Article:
A player’s points per game is a useful statistic as well, and relatively simple. Obviously, the presence of a player on a power play unit or penalty kill can influence the value. It makes sense, then, to only focus on even-strength points produced each game. I do understand that some of a player’s inherent value is in his contribution to uneven situations. However, in terms of predicting a player’s overall impact to his team, I feel much more comfortable when only even-strength situations are considered. After all, the vast majority of a season will be spent at five on five.
James Neal certainly has the advantage here. Over his eight full NHL seasons, he has produced an average of 32.75 ± 9.5 points per season at even strength. Järnkrok, through three complete seasons, has averaged 22.0 ± 4.4 points at even strength. When standardized for number of games played, here’s how each player looks:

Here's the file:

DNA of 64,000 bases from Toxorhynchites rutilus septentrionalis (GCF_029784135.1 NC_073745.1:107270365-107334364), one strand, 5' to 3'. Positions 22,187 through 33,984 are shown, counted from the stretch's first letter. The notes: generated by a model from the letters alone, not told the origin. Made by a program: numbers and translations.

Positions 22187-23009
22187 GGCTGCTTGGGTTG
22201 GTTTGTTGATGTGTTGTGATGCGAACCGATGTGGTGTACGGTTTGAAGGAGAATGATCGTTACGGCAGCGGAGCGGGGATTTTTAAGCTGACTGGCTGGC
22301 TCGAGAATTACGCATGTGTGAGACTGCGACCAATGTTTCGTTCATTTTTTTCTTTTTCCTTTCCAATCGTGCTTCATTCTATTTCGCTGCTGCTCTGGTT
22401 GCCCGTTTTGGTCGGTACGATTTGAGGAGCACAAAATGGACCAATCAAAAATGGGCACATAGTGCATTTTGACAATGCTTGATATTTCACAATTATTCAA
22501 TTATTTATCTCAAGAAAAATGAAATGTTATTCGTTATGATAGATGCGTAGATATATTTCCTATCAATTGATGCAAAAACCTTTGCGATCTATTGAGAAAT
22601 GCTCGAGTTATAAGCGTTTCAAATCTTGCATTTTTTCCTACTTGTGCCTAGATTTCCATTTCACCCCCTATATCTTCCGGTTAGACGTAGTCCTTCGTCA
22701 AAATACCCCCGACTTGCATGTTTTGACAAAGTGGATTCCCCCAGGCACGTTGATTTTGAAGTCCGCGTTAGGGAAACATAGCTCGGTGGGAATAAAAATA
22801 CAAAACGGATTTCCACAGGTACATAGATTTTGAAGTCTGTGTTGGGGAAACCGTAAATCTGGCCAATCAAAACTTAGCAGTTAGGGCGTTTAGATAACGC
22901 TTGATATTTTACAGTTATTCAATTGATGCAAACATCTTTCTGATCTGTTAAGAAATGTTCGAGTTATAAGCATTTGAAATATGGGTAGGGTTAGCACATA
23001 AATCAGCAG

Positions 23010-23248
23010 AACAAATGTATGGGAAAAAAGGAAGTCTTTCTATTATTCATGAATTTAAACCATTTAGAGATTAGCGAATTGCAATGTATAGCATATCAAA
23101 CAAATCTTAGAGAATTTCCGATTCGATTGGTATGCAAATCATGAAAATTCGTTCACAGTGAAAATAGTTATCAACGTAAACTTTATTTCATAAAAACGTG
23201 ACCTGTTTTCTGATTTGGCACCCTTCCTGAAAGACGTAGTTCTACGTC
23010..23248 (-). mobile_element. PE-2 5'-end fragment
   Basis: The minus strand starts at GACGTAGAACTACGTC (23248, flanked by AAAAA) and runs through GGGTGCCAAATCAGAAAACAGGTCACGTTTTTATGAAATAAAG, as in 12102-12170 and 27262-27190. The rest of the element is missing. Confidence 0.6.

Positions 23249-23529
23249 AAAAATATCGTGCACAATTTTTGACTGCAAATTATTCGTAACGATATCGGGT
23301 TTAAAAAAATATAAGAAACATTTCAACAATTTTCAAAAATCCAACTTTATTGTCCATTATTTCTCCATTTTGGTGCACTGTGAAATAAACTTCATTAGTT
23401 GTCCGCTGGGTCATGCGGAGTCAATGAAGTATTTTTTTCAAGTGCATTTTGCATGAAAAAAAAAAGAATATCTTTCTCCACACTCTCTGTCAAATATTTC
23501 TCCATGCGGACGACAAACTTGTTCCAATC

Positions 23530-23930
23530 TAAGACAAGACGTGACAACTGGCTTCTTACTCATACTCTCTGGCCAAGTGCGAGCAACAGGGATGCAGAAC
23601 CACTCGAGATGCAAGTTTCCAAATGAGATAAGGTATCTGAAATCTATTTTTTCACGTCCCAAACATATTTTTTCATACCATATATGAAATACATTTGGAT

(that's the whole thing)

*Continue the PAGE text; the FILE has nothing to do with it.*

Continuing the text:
So far this year, Neal is producing a career-best points-per-game. Järnkrok, meanwhile, is basically in line with his performances over the past few years. This figure, especially, is not a great look for Calle Järnkrok. While Neal’s value will certainly decrease as the year continues, he clearly has the better average, and has never dropped below Järnkrok during any single season.
However, this graph does set up nicely for my final point.